We drove together in my dad’s pick-up truck to the Northern shore of Lake Superior some 10 hours from my childhood home. We settled in to our small cabin and got in two wonderful days of fishing from our small aluminum boat. There were a lot of close quarters on this trip. But it was on the night of our third day, after dinner while playing cards, that all that togetherness must have gotten to my dad. He looked up from the cards in his hand and said, “Your mother told me not to say anything, but I can’t take it any longer.” Though I knew what was coming next, I remember asking him “It’s okay, what’s on your mind?”
“I can’t accept your lifestyle.” he said to me. Though I had not been prepared for this conversation, I quickly responded with a question, trying not to sound too much like a smartalic. “What part of my lifestyle?”
“You know what part.” was his reply.
I responded and said “I’m not quite sure what you’re talking about. Is it the part where I work for the Church? Is it the part where I teach young people about the love of God and how they can find a relationship with Jesus? Is it the part where I helped to start a school of under-resourced families? Is it the part where I tithe and go to church? I am not really sure what you cannot accept.”
“You know what part.” Dad was becoming more frustrated.
“No I don’t.” I replied “Is it the part where I have found someone who loves me and who I love? Is it the part where we have worked hard to make our relationship work? Is it the part where we have made sacrifices for each other, just like you and mom taught me to do? I am just doing what you have taught me to do.”
“You shouldn’t be having sex.” And there it was.
“Dad there are lot of things I shouldn’t be doing. But I’m trying my very best to be the man you taught me to be; to live my life as faithfully as I can. And to model my relationship with Dave after, your relationship with mom. We work hard at making it work. We make sacrifices to make it work. And most of the time we are not having sex. I am just doing what you taught me to do.”
At this point my dad left the cabin, only to return after some time had passed. We promptly continued playing cards, as though nothing had happen.
But a few months later, my parents came to visit Dave and I, on vacation. We were staying at our favorite place, Beaver Island in Lake Michigan. I told Dave that as soon as my parents arrived my dad would want to go swimming and to just be ready for it. And like clockwork when they walked through the door, my dad said “Lets go take a swim.” Dave declined not wanting to push anything and said, “It will be good father-son time.” My dad looked at him and said “Well then come on son.”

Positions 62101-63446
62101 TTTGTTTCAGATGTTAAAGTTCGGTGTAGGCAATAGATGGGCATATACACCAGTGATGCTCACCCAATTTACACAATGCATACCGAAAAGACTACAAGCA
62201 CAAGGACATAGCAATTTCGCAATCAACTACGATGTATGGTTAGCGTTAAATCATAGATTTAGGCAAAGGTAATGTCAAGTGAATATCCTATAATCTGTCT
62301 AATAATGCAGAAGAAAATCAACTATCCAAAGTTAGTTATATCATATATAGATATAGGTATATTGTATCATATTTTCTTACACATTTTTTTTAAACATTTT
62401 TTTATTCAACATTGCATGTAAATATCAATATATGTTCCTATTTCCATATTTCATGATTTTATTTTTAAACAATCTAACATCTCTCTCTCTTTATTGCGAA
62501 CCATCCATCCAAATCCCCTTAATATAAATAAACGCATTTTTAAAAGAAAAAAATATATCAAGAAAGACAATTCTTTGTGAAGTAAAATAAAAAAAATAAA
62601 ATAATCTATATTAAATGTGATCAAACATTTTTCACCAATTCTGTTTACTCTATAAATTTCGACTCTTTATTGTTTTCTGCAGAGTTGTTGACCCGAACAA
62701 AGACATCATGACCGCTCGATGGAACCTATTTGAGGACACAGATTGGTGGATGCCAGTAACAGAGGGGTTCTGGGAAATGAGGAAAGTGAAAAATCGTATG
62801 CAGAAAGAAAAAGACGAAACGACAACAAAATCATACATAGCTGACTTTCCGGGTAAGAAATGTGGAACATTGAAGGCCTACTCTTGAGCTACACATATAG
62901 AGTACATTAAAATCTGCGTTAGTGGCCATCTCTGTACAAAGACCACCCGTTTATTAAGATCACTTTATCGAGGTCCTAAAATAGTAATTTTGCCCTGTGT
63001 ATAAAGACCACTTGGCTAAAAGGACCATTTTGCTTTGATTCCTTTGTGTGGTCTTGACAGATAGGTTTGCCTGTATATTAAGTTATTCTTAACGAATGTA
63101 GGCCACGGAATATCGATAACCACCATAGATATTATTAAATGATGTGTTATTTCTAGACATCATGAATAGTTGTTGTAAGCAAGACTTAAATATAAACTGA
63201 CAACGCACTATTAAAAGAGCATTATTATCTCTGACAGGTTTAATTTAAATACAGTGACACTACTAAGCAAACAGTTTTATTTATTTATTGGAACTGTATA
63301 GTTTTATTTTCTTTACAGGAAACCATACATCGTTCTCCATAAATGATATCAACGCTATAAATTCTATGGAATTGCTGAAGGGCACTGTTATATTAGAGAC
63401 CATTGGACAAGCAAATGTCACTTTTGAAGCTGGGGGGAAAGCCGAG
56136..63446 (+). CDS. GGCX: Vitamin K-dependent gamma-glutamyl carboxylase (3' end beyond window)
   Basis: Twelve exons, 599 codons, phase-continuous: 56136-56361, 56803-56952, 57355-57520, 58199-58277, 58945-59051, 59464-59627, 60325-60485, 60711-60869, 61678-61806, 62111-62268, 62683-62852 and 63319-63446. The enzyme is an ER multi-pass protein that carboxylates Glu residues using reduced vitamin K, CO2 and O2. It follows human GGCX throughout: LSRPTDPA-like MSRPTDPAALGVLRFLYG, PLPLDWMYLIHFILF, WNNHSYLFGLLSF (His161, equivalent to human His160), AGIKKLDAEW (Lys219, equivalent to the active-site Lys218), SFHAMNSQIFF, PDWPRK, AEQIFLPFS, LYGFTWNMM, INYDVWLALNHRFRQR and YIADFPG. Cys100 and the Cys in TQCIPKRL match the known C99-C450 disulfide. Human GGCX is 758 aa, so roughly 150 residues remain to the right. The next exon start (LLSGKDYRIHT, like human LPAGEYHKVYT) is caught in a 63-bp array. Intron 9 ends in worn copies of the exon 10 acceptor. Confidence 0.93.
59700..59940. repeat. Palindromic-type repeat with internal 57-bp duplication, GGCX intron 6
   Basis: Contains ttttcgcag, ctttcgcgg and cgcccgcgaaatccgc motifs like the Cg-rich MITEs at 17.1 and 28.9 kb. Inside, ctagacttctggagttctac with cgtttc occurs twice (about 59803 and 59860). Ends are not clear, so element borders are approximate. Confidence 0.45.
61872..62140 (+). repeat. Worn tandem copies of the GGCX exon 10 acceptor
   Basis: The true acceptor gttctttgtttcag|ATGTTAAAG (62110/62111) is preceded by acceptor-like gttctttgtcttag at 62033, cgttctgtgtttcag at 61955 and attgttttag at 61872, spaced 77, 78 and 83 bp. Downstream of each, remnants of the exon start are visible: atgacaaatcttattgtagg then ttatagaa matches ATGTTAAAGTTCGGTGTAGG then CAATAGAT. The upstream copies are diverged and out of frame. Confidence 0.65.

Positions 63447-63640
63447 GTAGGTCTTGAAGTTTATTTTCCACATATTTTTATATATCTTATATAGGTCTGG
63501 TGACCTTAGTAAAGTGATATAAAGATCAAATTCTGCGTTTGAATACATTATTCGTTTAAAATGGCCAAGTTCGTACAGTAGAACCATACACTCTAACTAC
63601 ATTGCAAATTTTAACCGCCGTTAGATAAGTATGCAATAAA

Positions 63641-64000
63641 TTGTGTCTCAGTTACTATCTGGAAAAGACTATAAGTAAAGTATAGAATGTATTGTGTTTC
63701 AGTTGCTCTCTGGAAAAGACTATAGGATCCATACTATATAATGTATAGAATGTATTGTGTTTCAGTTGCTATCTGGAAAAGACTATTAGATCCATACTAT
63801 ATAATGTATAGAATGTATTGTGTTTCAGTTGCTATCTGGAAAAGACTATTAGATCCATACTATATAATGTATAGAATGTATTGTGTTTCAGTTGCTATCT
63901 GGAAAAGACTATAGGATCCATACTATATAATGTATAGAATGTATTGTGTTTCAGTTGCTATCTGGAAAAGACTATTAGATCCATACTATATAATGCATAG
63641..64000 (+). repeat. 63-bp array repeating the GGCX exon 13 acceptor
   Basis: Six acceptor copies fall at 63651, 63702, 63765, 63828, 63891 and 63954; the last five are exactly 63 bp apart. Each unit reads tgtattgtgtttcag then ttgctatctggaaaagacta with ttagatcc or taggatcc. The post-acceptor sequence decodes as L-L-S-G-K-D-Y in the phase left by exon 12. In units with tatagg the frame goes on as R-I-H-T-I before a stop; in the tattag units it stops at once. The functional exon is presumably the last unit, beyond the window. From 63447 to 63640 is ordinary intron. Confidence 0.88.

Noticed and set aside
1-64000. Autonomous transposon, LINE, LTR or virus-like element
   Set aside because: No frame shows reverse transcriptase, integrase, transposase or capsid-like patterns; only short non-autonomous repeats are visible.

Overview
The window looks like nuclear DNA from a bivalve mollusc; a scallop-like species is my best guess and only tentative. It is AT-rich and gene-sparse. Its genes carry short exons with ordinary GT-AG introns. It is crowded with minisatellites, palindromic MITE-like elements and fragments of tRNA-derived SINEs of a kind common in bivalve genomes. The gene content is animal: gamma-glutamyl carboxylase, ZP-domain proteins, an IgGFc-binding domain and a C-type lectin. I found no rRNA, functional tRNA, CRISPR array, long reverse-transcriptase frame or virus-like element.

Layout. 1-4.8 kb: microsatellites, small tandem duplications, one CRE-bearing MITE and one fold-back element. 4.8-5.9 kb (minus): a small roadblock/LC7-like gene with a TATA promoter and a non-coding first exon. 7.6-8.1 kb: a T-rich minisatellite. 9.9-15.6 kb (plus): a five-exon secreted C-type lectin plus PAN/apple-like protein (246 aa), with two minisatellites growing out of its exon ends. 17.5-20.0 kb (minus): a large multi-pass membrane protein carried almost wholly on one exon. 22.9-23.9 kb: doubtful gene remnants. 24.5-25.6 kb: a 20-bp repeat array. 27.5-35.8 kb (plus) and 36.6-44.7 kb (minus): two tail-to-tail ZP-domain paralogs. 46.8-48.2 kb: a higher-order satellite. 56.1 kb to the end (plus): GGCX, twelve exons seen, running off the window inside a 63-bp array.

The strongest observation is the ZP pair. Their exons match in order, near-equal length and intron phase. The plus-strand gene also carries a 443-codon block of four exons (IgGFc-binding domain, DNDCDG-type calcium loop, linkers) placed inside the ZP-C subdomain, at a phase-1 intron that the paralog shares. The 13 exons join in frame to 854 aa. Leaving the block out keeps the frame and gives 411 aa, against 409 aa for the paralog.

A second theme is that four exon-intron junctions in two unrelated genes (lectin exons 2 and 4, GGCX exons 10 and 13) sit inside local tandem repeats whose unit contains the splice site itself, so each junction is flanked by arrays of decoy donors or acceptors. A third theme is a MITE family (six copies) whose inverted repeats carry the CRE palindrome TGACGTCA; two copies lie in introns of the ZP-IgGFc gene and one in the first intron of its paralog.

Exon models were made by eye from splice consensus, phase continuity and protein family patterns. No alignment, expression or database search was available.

When we teach with authority we must allow the teaching to be lived into. It may not look the way we thought it would, but teaching with authority allows room for individuals to be as faithful as they can be, and allows for a broader understanding of the principles and ideals we hold most dear. Authority does not fear difference, but embraces and challenges us all.
And they said “What’s this? A new teaching with authority!”
Our organization, our community, our family, has seen much change since I was elected to the board 4 years ago.
We changed our name, becoming Forma. Becoming something new and yet remaining true to who we were. We have reached out in intentional ways to broaden our community of Christian formation leaders. We have leaned into our understanding and commitment to the Charter for Lifelong Christian formation by inviting in youth, campus and young adult ministers, expanding our membership to 446. We have developed stronger connections and collaboration with our denominational formation office, even establishing a liaison with our board. We have birthed our dreams into reality with the successful launch of two certificate programs, to raise up and strengthen leaders in our field. And we have taken strategic moves to remain the nimble and responsive organization that we always have been by restructuring our board, and taking on the task of raising funds to hire our first executive director.
Our community has changed but our shared commitment to the ministry of Christian formation remains stronger than ever. Our commitment to each other and the unique gifts and energies that we each bring calls us to continue to be a grassroots organization in support of individual formation leaders. All while strengthen the role and quality of the ministry of formation in the life of the Church.
Our board cannot do any of this alone. We are each called and challenged to teach this truth with authority. Being lived out in the reality of the smallest parish to the largest. Being supported and connected across dioceses and provinces. Each and every members’ voice and ministry comes together to produce a great tapestry of diverse expressions of our shared faith.
My friends as we take our leave one from another, may your voices be strong, your resolves firm and your hearts stirred to daily take up the task of teaching our Church with authority. Amen.